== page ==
neoliberalism

Transformacja uniwersytetu. „Kultury audytu” i neoliberalne technologie zarządzania podmiotami społecznymi

Author: Marta Songin-Mokrzan
Year of publication: 2016
Source: Show
Pages: 242-257
DOI Address: https://doi.org/10.15804/kie.2016.03.14
PDF: kie/113/kie11314.pdf

The article focuses on the changes in the field of higher education which have occurred during the period of systemic transformation in Poland; particularly on the influence of the regulations introduced in 2011. Following Cris Shore and Susan Wright the author argues that reforms are not only routine, bureaucratic practices but they have a profound impact on social life. In the light of this claim she suggests that the new law not only enforced structural adjustments in the academia but also triggered the process of reshaping the idea of university itself. This shift can be explained in terms of neoliberalisation (in the Foucauldian sense), as the process of transforming academia into the institution driven and dominated by the discourses of efficiency. In order to achieve that goal various tools developed for measuring academic and teaching performance, assessing research quality and institutional effectiveness were introduced. The author pays particular attention to practices of auditing, also defined as ‘rituals of verification’, which play a significant role in the process of producing accountable, selfdisciplined and calculative neoliberal subjects.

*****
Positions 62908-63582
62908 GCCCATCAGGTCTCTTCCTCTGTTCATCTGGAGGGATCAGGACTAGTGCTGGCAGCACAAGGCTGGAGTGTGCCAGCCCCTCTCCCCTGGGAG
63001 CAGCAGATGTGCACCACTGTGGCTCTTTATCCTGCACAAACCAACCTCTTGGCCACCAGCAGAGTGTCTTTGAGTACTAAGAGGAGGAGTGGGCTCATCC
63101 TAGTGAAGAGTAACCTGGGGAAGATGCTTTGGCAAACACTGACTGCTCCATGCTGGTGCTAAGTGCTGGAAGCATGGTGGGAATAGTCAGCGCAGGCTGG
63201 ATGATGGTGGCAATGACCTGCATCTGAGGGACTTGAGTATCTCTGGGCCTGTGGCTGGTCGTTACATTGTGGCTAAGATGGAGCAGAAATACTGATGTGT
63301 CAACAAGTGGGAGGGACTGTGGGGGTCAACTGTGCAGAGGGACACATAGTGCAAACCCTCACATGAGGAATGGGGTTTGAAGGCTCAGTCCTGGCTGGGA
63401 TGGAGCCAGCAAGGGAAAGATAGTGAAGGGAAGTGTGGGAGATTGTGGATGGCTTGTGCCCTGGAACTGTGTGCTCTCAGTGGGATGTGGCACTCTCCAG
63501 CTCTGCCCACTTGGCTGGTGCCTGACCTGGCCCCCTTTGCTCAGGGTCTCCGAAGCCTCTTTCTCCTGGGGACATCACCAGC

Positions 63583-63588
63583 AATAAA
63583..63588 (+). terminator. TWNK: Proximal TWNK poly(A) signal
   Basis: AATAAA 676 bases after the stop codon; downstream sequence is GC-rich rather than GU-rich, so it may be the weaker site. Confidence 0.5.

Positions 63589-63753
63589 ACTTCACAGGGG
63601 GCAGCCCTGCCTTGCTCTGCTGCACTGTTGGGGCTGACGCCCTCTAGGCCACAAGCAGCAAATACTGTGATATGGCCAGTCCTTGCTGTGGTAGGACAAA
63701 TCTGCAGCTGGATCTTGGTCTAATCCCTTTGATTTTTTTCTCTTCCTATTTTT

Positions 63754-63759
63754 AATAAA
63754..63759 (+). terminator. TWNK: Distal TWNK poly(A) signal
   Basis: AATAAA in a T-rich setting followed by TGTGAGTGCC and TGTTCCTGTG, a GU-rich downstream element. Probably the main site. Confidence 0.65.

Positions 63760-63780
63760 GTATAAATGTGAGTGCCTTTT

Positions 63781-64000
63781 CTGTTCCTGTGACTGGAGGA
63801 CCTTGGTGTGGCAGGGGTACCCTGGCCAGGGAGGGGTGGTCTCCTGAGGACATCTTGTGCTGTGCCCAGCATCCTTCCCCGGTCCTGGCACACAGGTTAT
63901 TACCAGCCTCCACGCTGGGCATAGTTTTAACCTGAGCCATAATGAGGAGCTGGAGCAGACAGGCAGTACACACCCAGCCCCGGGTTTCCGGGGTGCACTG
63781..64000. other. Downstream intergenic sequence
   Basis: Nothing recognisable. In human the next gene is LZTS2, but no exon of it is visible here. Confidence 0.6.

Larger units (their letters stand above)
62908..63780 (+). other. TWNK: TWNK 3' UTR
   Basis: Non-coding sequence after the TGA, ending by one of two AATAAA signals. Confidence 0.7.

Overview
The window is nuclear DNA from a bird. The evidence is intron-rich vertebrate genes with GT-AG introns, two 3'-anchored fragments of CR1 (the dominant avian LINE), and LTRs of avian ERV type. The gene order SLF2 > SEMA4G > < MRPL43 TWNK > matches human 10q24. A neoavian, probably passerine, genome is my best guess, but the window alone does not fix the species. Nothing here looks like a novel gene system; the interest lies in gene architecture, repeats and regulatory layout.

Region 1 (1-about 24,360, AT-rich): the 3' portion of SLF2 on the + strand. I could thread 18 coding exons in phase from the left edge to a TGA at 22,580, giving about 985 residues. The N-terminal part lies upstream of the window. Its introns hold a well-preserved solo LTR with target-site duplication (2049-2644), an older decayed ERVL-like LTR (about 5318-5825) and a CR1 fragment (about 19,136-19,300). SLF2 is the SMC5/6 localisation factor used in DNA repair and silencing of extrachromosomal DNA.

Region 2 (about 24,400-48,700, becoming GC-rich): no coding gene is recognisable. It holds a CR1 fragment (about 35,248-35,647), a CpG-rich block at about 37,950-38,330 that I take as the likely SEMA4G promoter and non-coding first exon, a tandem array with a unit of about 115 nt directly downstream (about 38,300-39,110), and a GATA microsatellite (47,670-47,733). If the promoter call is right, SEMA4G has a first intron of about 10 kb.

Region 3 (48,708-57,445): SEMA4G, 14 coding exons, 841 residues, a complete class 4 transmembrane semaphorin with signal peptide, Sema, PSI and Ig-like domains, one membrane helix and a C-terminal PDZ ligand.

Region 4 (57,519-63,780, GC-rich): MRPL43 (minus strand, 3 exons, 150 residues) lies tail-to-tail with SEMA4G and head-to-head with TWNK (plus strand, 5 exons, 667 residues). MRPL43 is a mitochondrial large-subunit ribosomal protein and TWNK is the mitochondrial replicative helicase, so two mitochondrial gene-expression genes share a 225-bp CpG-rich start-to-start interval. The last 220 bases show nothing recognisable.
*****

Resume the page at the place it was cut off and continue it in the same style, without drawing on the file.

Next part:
Szkoła publiczna między neoliberalizmem a narodowym konserwatyzmem

Author: Maria Mendel
Institution: Uniwersytet Gdański
ORCID: https://orcid.org/0000-0002-4022-5402
Author: Tomasz Szkudlarek
Institution: Uniwersytet Gdański
ORCID: https://orcid.org/0000-0001-9308-7106
Year of publication: 2019
Source: Show
Pages: 11-26
DOI Address: https://doi.org/10.15804/kie.2019.01.01
PDF: kie/123/kie12301.pdf